The Andrew W. Mellon Foundation John E. Sawyer Seminars on the Comparative Study of Cultures Solicitation

Please see the program webpage for complete information about the funding opportunity. Below is a summary assembled by the Research & Innovation Office (RIO).

Program Summary 

The Mellon Foundation’s Sawyer Seminars program was established in 1994 to provide support for collaborative research on historical and contemporary topics of major scholarly significance.  The seminars bring together faculty, foreign visitors, postdoctoral fellows, and graduate students from a variety of fields mainly, but not exclusively, in the arts, humanities, and interpretive social sciences, for intensive study of subjects chosen by the participants.  This program aims to engage productive scholars in multi-disciplinary and comparative inquiry that would (in ordinary university circumstances) be difficult to pursue, while at the same time avoiding the institutionalization of such work in new centers, departments, or programs. To date, 200 seminars have been funded.  Their subjects, which have ranged widely, can be viewed on the Foundation’s website.

Each seminar normally meets for one year, though some have continued for longer periods.  To allow for planning, seminars need not be scheduled for the coming academic year.  Faculty participants largely come from the humanities and interpretive social sciences, although some of the most successful and provocative seminars have also drawn on faculty in the arts and in professional schools.  Seminar leaders are encouraged to invite participants from nearby institutions, such as community colleges, liberal arts colleges, museums, research institutes, etc.  As the Foundation reviews proposals, preference will be given to those that include concrete plans for engaging participants with diverse institutional and disciplinary affiliations.

Sawyer Seminar awards provide support for one postdoctoral fellow to be recruited through a national competition, and for the dissertation research of two graduate students.  It is expected that the graduate students will be active participants in the intellectual life of the seminar.  The seminars’ contribution to graduate education in the humanities and social sciences will be carefully considered even though they are not intended to be organized as official credit-bearing courses.  Seminars are not expected to produce a written product, though many do.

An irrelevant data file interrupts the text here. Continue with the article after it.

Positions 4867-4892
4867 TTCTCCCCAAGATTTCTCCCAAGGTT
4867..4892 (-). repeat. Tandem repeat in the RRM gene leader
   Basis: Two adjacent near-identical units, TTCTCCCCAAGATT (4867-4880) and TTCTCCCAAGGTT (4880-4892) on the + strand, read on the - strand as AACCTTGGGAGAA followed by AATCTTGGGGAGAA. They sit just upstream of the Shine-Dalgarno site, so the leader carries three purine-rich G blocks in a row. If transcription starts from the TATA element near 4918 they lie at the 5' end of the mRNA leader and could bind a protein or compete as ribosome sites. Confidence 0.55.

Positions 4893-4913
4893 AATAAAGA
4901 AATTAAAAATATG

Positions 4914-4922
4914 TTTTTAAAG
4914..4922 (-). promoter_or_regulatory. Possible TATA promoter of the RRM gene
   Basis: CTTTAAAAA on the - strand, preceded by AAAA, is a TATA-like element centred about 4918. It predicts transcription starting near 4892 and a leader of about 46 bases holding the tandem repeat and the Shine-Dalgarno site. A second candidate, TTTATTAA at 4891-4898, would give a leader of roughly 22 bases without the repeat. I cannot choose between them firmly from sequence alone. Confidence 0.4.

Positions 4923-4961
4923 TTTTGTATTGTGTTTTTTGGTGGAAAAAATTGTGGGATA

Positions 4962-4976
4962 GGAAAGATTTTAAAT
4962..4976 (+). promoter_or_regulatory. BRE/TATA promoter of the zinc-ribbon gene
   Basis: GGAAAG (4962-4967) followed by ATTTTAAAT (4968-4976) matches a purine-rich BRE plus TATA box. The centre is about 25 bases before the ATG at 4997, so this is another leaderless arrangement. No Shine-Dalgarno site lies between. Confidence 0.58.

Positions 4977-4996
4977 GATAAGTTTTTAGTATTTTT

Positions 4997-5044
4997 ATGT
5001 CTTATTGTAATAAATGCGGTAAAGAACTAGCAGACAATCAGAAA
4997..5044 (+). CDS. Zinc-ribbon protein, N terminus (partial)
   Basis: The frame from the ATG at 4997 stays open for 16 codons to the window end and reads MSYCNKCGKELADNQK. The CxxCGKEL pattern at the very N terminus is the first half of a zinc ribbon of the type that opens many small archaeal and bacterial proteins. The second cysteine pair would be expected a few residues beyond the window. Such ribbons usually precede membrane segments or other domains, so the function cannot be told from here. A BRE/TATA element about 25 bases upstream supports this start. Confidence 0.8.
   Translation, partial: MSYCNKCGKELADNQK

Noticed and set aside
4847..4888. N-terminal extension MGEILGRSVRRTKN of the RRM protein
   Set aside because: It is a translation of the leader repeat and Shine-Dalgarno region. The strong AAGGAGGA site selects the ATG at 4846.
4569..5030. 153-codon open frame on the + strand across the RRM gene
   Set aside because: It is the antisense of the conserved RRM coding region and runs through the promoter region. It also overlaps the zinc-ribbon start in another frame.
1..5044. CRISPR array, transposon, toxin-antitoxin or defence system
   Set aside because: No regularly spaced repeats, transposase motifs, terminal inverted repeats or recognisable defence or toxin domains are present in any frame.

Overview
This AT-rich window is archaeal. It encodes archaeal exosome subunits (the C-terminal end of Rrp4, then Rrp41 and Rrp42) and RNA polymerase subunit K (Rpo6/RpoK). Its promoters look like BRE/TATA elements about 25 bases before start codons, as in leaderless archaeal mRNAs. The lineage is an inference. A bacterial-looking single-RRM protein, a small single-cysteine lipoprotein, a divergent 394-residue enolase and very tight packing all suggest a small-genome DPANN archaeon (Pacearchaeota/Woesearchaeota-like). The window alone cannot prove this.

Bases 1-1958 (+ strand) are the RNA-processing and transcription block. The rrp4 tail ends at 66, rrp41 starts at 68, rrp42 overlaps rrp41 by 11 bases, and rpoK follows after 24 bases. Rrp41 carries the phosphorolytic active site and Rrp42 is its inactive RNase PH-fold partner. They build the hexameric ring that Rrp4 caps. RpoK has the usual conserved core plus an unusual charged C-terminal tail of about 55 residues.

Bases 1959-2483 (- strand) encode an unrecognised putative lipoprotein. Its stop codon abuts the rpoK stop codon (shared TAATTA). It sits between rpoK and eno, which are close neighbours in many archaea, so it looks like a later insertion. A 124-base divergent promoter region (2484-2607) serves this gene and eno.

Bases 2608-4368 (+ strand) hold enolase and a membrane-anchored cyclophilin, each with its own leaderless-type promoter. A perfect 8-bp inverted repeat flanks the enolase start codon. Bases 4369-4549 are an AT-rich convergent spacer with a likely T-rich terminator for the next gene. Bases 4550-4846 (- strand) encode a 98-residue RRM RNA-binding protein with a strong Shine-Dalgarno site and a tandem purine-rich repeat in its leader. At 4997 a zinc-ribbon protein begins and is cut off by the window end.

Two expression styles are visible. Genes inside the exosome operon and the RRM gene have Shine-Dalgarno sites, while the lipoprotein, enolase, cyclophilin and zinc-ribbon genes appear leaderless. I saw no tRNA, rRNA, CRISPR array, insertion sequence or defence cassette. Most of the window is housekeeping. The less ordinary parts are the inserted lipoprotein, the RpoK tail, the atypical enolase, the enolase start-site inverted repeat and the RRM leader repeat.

Deadlines

CU Internal Deadline: 11:59pm MST February 7, 2019

Sponsor Application Deadline: March 29, 2019

Internal Application Requirements (all in PDF format)

  • Project Summary (up to 4 pages): Please include the following: the originality and significance of the central questions to be addressed, the cases to be compared and the rationale for the comparisons that are selected, the thematic “threads” that will run through the seminar, the institution’s resources and suitability for the proposed seminar, the procedures to be used in selecting graduate and postdoctoral fellows, a preliminary plan for the seminar that outlines the specific topics to be addressed in each session and provides the names/qualifications of the scholars who would ideally participate, identify principal seminar organizer(s).
  • Principal Seminar Organizer(s) Short CV(s): Please attach a short CV (1-2 pages) for each principal seminar organizer.
  • Budget Overview (up to 1 page): A basic budget outlining project costs is sufficient; detailed OCG budgets are not required.

To access the online application, visit: https://colorado.secure-platform.com/a/solicitations/home/6300

Limited Submission Guidelines

CU Boulder may submit one proposal for the limited submission spring 2019 Sawyer Seminar competition.

Award Information

Number of Awards: A panel of distinguished scholars will select ten proposals from the 15 to 20 the Foundation expects to receive.

Award Amount: Proposal budgets should not exceed $225,000. Each seminar’s budget must provide for a postdoctoral fellowship to be awarded for the year the seminar meets, and two graduate student dissertation fellowships to be awarded for the seminar year or the year that follows.  The amounts for postdoctoral fellowship awards and dissertation fellowship stipends should follow institutional practices.  To acknowledge the sustained intellectual involvement of these graduate students in the seminar, institutions may include tuition support or, for those funded by existing fellowships, supplementary support such as research and travel funds.  Travel and living expenses for short stays by visiting scholars and the costs of coordinating the seminar, including those incurred for speakers and their travel, may also be included.  Funds may not cover released time for regular faculty participants, or indirect costs.